Gingerly, I reached out. The slate gray plastic was cool to the touch. I picked it up, and in spite of its stunning slimness, marvelled at how light the thing was. The only light came from a small glowing button at the bottom. I slid it, and a world opened before me.Like magic, the images on screen shifted, the image becoming a negative of itself before fading altogether, replaced by a shelffull of books, for my consideration.
When was the last time I felt such pleasure? Maybe when I was a kid, burying my nose between the freshly minted, crisp white pages of a new book and deeply inhaling the smell of new paper, gum and stories. Or perhaps it was walking into my school library the first time we were allowed to choose our own books (before that, we were handed a book apiece by a librarian. If you wanted something different or had already read that one, tugh luck kid, put your head on the desk and prepare for an hour's worth of tear - inducing boredom.). Of course, books still get me excited, but this was different, this was bigger than one book. This was the promise of a library in my hands. This was the idea of my favorite author's entire bibliography at my fingertips. This was evolution of the best kind, at least, to a lover of words.
"Ah, but don't you think technology is becoming too important? That it's taking over the art?" ask some people. The ones who are not so polite (or are loth to accept anything invented after their birth) sneer and say "Yeah right. As if anything can replace paper books. Well, I prefer to stick to REAL books, thank you very much." polishing their monocles while they do so. Or they would, if they had monocles.Well to the first group, I say "NO!!!!! First of all, stop referring to ebook readers as 'technology'. Or do you think paper books are found growing fully printed from magical trees? Everything is technology. We live in technology. Old technology does not mean it's not technology? And secondly, how does a medium take away the magic of a story? Or the importance of a well researched journalistic piece? Technology cannot convert gold to trash or vice versa. It couldn't when the words were printed on wood pulp, and it cannot now, when the words appear on a screen encased in plastic or metal."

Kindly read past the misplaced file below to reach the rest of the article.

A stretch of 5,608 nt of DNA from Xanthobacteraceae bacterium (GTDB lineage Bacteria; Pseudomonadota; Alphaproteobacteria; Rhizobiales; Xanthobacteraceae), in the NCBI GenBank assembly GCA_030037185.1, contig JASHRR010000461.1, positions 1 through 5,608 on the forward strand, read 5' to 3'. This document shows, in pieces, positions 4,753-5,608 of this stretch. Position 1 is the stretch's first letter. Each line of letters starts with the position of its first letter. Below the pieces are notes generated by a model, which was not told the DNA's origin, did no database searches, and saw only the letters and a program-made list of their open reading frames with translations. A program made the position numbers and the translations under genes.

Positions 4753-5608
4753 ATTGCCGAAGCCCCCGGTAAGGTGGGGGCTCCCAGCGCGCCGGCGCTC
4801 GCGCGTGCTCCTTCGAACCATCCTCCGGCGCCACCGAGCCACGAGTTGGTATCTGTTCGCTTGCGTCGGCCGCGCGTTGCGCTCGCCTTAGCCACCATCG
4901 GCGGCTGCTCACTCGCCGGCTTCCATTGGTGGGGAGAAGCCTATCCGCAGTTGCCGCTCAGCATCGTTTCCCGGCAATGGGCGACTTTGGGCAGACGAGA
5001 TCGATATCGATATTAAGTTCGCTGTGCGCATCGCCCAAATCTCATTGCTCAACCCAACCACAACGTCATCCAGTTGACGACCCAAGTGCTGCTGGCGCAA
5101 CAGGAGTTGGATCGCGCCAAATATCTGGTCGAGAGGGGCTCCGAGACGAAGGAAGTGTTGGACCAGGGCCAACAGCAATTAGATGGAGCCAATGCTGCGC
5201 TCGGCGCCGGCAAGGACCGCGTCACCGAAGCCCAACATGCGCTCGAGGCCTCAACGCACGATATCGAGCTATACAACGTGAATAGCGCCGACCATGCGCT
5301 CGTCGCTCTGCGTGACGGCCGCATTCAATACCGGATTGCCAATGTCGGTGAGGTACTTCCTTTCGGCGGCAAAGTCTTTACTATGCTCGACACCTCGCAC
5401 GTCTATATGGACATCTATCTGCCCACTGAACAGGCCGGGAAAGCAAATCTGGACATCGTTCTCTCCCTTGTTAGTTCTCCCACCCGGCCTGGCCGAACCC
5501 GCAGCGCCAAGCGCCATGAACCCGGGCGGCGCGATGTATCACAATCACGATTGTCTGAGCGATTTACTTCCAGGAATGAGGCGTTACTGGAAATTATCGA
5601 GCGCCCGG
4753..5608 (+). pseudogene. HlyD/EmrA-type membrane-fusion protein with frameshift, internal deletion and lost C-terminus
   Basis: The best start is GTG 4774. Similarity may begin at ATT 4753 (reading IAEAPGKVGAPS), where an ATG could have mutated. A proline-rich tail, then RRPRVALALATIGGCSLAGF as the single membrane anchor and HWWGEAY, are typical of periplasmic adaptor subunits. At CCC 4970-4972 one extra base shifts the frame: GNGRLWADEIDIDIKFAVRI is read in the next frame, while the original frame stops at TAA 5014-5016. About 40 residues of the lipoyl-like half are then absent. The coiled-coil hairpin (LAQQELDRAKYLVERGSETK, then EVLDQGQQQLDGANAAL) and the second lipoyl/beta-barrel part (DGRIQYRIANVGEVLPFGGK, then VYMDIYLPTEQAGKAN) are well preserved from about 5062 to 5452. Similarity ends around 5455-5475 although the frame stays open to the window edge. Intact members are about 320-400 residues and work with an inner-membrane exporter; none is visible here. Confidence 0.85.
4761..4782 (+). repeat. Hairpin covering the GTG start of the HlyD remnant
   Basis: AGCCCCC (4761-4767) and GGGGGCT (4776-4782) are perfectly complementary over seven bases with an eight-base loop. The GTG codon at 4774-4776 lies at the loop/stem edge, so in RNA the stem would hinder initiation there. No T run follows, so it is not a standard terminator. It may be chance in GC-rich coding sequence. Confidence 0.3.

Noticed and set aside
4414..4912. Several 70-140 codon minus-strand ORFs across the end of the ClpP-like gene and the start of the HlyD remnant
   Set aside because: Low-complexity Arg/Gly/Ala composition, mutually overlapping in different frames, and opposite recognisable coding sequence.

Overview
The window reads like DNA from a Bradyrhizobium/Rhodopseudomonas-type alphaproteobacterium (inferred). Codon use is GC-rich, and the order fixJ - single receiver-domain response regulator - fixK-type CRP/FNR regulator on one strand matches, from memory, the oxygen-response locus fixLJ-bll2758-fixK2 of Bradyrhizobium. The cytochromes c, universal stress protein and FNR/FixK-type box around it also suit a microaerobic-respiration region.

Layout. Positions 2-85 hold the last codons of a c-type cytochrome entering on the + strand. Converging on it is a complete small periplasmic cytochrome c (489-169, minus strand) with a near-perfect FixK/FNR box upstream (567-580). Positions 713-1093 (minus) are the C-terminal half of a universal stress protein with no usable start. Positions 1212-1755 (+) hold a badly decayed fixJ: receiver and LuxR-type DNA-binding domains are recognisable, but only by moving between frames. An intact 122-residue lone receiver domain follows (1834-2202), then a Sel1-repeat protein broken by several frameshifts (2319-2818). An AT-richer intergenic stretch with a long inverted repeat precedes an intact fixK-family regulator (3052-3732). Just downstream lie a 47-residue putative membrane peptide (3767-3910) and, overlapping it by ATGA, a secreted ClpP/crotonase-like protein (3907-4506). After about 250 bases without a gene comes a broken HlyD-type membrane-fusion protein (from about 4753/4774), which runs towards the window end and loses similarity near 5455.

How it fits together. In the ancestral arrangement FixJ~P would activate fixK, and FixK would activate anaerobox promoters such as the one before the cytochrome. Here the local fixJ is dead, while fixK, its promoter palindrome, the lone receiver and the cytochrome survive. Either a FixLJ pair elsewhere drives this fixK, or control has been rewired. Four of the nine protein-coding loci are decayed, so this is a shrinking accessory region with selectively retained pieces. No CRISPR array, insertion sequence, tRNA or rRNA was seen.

To the second group I say "Pphhhbbbbttttttt!!!!!!". Maturity is not my strong suit.
Now sentiment is another issue. Of course I understand the sentiment people have for paper books. The brightly colored covers, the way racks of books add warmth to a room, the shuffling sound of paper, and above all, how the very touch of a physical book can take you away to a different place in your mind, a place no more real than those e-ink words floating on the screen of an ebook reader, but still more solid than reams bound in leather. Those emotions are perhaps the strongest reason why paper books aren't dying a faster, surer death. But to lament that children a generation or two later will not feel the pleasure our generation felt gripping a paper book is pure soda water. Yes, perhaps they will never know the heft and touch of a hardcover volume, but do the naysayers realise the pleasures they are missing out on even as they dig their heels and close their eyes? THEY don't know the pleasure of carrying a library full of books in the device as light as some cellphones. They don't allow themselves to feel the joy of reading whatever they want to, whenever they want to at the touch of a button. Ebook readers offer them universes, and they look away, because they don't like the window they are looking through. It's not missing the forest for the trees, it's missing the forest because the path has been paved.Our grandchildren will know so many of the joys that we cannot imagine because they have not even been invented yet, so why turn away from the ones that DO exist.
Of course, there is something to be said for physicality. But mediums change. Very few people complained about the cassete tape giving way to the Laser Disc, which then bowed to the DVD, which in turn was replaced by Blu Ray and digital distribution. Audio CDs were replaced by MP3s without a murmur. So why do so many people have a problem of change in medium when books are involved? My guess is, unlike the previously mentioned changes, books and how we read them have not evolved in a long long time. It's about getting set in your ways, rather than any real, tangible pleasure. After all, while the evolution from cassettes to CDs and more have been relatively smooth, people who were used to their big black LPs still hold on to them like some badge of honour and no argument of superior sound quality and convenience can shake them. Isn't it simply because LPs were around for a very long time before cassettes came in to replace them? I think so.
As for me, I have loved books ever since I knew what books were. But I have loved BOOKS. Words arranged to form stories and ideas, legends and songs. I have loved those castles built using that most potent of all bricks - language. The physical medium can change, and I believe that objectively, it will change only for the better, but what won't change is the sheer joy of getting lost in that special place where my mind meets the authors. The rest is just....extra. So I am excited by ebooks, I am thrilled by the idea, not because they are the next step in technology, but because of what it means to me as a reader. The stars have aligned, the time is right and the world is seeing the biggest shake up in publishing since Johannes Gensfleisch zur Laden zum Gutenberg thought engraving letters in reverse, smearing them with ink and stamping them on paper would be a pretty neat idea.